Looking for family fun? Muttereralm — just over five miles from the city — is the end of your search. It’s small with four lifts (one is a gondola) and the terrain is mostly beginner and intermediate in difficulty. Or, another family-friendly choice — a bit further away at about 37 miles — is the Kühtai-Hochoetz twin-pack where the sun generally shines and the vertical rises up to some 8,267 feet. You can figure on good conditions into spring. There’s an all-day kindergarten and four ski schools at Hochoetz. If you don’t even want to board the bus, take the lift from town to Nordkette where you’ll find as many skiers taking in the sunshine in lounge chairs at 6,500 feet as those skiing or riding. Freeriders will get their rush, however, on the Karrinne. Just look over the Golden Roof in town and you can see it. Did we mention the cityscape view from here? Schlick 2000 also works fine for families and is just 10 minutes via the ski bus into the Stubai Valley.

The Stubai Glacier, the largest of Austria’s glacial ski areas, is 45 minutes away and provides skiing for all abilities. The altitude is 10,531 feet and the lifts run from October to as late as June. The Elferbahnen offers primarily wide but challenging slopes 30 minutes away. Glungezer is Patscherkofel’s neighbor and does have a very long run on natural snow. Rangger Köpfl is a closeby hangout (7 miles away) for skiing as well as tobogganing (there’s a 10-mile run) and winter walking, ski touring, and backcountry skiing. There are beginner slopes but the bulk of the terrain is intermediate and advanced.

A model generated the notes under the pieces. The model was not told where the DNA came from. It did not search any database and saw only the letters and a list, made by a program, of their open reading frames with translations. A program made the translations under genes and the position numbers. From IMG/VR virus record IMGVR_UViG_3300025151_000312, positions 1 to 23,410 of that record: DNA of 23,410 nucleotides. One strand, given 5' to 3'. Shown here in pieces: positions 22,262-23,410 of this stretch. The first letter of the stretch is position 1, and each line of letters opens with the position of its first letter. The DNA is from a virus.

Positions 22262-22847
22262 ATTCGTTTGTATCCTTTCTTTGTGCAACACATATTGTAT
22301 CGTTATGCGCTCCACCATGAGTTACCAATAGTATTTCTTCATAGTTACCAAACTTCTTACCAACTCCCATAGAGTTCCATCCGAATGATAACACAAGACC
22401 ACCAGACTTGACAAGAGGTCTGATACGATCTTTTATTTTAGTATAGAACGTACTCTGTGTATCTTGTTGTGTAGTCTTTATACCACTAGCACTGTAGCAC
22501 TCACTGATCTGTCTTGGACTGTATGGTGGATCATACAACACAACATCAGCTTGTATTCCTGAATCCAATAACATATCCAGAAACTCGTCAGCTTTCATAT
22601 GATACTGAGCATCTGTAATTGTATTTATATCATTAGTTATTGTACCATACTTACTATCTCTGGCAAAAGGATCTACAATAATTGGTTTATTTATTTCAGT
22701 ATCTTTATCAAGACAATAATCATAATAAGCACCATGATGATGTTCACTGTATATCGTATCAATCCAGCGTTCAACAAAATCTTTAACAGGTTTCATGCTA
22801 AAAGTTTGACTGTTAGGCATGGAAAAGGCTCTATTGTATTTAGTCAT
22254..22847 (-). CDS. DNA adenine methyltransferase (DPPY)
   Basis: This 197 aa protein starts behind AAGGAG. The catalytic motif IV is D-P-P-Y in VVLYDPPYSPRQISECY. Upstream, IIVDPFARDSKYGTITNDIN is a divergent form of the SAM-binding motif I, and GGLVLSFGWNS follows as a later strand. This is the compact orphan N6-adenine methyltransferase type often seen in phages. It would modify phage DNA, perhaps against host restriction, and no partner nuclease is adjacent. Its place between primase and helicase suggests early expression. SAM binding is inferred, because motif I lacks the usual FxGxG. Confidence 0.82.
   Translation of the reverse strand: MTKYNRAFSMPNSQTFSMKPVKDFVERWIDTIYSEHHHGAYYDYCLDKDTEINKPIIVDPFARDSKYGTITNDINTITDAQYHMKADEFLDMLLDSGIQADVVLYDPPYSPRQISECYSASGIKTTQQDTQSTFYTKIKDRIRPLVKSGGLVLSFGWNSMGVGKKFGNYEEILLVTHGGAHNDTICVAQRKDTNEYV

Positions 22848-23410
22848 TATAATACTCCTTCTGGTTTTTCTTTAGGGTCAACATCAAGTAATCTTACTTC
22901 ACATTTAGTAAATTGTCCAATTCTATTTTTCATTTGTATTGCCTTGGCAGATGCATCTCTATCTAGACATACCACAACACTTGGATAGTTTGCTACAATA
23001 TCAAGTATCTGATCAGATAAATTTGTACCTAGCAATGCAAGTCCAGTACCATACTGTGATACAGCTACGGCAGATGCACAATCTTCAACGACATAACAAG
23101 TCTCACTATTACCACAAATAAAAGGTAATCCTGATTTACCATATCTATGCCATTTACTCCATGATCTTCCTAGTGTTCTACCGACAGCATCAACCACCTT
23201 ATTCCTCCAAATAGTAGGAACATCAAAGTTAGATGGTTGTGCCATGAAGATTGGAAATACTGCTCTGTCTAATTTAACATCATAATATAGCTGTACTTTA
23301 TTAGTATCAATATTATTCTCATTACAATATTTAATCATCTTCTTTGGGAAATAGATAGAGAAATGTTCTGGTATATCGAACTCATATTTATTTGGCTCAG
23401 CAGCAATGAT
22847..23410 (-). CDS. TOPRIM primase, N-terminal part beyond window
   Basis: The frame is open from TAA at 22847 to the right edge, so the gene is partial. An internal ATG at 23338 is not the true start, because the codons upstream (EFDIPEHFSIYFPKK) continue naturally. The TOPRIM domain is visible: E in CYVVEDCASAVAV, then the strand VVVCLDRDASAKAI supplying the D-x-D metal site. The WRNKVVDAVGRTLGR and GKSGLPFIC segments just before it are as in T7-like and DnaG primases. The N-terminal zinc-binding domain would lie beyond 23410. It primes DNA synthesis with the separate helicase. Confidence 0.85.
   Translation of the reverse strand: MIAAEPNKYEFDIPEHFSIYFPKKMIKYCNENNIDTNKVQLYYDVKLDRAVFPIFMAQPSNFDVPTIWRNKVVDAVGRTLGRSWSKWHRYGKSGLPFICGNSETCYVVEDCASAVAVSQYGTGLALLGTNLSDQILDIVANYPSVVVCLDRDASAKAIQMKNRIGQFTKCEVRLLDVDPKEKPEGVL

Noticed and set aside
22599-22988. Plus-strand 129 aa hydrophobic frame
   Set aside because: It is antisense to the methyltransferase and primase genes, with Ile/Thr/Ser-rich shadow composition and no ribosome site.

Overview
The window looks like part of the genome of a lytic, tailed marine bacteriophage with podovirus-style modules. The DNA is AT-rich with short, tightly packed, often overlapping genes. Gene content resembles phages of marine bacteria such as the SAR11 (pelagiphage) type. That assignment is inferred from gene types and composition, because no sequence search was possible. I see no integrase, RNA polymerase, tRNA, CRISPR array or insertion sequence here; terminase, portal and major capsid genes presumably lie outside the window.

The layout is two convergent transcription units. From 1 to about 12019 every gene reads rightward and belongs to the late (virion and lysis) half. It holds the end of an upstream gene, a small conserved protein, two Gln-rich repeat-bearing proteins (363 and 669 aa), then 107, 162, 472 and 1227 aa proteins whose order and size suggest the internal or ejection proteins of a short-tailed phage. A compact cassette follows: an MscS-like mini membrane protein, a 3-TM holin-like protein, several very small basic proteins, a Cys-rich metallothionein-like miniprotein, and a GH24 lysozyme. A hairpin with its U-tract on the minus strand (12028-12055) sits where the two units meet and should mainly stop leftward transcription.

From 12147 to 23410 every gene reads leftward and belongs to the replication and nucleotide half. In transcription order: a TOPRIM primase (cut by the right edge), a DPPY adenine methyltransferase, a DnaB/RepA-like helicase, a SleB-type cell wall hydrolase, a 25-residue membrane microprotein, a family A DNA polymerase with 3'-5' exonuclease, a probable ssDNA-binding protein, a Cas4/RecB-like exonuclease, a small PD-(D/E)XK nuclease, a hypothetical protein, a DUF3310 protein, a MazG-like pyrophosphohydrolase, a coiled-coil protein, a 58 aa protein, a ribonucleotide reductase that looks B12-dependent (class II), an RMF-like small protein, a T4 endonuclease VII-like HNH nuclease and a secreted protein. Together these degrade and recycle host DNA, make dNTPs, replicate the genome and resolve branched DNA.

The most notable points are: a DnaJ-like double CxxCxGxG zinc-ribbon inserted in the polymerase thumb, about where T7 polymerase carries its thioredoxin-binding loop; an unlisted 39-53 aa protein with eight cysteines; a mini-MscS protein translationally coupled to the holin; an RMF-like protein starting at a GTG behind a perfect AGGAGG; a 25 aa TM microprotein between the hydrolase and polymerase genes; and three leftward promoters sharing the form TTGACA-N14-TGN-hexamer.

Video: “Grias di” from Arlberg

Arlberg: The cradle of alpine skiing

The Arlberg ski region is a mountain range that stretches over five Alpine villages (Lech, Zürs, Stuben, St. Christoph and St. Anton), making up the largest connected “ski area” in Austria. Count ’em: 162 miles of groomed trails and 112 miles where the snow runs deep. Get uphill via more than 88 cable cars and lifts.

The terrain has spectacular (not an overstatement) off-piste (trails) for skiing and riding with plenty of powder days and marked routes, plus tough action for experts. There’s plenty of in-bounds skiing, too. Strong intermediate skiers will want to tackle the Run of Fame and start exploring the Arlberg — with 40 miles of skiing and 11,000 miles of vertical. Get going very early. You might sleep through apres-ski time.

The ski schools are renowned in the Arlberg offering a full range of expert instruction in both skiing and snowboarding. After all, they started it all. Each ski school includes childcare and, no worries, English is spoken. Be sure to check out the Arlberg Ski Pass as it’s your one lift ticket for all this incredible region has to offer.

Let’s start with Lech. This is the place where the rich and famous come to ski and be seen. The skiing is superb here, no other way to say it, and it’s often a powder paradise in one of the snowiest parts of the country. The town is cosmopolitan in feel but is still charming. Be careful where you ski while people-watching. Then, there’s the German fairy tale where Mother Hulda makes her bed and shakes out the snow. It must all drop on Warth-Schröcken in the Arlberg as it’s probably the most snow-plentiful resort you’ll find. There are two small Walser (that’s a German dialect) villages in the upper Bregenzerwald. The lift plan is excellent and it has the best connection to Lech. It’s probably the least known — read: hidden gem — of the Arlberg ski areas.

Zürs is a tiny cozy village way up on a mountain pass. It appeals to those seeking a total alternative to Lech. Head up the mountain from the center of the village and those lifts are linked to all its neighboring resorts. Ski early and enjoy peace and quiet, at least until the influx from those neighbors.

Stuben will satisfy intermediates for sure. It is compact and fun to ski and you have access to St. Anton and more on the Arlberg Pass.